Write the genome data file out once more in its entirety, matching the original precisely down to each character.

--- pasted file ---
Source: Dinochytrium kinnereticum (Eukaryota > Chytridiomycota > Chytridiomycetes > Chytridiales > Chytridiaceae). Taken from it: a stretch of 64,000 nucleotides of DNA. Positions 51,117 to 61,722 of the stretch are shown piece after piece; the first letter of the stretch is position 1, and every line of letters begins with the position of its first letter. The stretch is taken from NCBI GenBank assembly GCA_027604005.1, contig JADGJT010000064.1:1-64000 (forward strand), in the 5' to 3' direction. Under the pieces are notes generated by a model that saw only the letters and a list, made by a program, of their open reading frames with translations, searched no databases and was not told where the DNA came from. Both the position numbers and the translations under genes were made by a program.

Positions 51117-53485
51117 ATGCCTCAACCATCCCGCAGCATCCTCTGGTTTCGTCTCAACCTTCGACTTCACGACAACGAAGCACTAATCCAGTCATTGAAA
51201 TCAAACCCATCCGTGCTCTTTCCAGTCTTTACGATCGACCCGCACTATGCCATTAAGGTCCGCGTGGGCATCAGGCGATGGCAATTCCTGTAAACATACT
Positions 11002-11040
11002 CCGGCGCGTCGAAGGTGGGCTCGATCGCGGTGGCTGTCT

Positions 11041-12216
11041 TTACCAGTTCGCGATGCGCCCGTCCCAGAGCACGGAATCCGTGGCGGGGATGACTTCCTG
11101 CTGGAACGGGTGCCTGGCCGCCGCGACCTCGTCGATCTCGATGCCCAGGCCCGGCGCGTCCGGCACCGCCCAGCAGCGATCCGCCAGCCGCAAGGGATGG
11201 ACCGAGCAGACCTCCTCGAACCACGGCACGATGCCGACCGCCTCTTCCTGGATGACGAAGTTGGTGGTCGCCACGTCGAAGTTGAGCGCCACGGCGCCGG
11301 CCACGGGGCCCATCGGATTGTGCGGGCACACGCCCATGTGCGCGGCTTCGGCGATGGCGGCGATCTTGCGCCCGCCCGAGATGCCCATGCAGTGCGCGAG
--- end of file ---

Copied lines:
Source: Dinochytrium kinnereticum (Eukaryota > Chytridiomycota > Chytridiomycetes > Chytridiales > Chytridiaceae). Taken from it: a stretch of 64,000 nucleotides of DNA. Positions 51,117 to 61,722 of the stretch are shown piece after piece; the first letter of the stretch is position 1, and every line of letters begins with the position of its first letter. The stretch is taken from NCBI GenBank assembly GCA_027604005.1, contig JADGJT010000064.1:1-64000 (forward strand), in the 5' to 3' direction. Under the pieces are notes generated by a model that saw only the letters and a list, made by a program, of their open reading frames with translations, searched no databases and was not told where the DNA came from. Both the position numbers and the translations under genes were made by a program.

Positions 51117-53485
51117 ATGCCTCAACCATCCCGCAGCATCCTCTGGTTTCGTCTCAACCTTCGACTTCACGACAACGAAGCACTAATCCAGTCATTGAAA
51201 TCAAACCCATCCGTGCTCTTTCCAGTCTTTACGATCGACCCGCACTATGCCATTAAGGTCCGCGTGGGCATCAGGCGATGGCAATTCCTGTAAACATACT
Positions 11002-11040
11002 CCGGCGCGTCGAAGGTGGGCTCGATCGCGGTGGCTGTCT

Positions 11041-12216
11041 TTACCAGTTCGCGATGCGCCCGTCCCAGAGCACGGAATCCGTGGCGGGGATGACTTCCTG
11101 CTGGAACGGGTGCCTGGCCGCCGCGACCTCGTCGATCTCGATGCCCAGGCCCGGCGCGTCCGGCACCGCCCAGCAGCGATCCGCCAGCCGCAAGGGATGG
11201 ACCGAGCAGACCTCCTCGAACCACGGCACGATGCCGACCGCCTCTTCCTGGATGACGAAGTTGGTGGTCGCCACGTCGAAGTTGAGCGCCACGGCGCCGG
11301 CCACGGGGCCCATCGGATTGTGCGGGCACACGCCCATGTGCGCGGCTTCGGCGATGGCGGCGATCTTGCGCCCGCCCGAGATGCCCATGCAGTGCGCGAG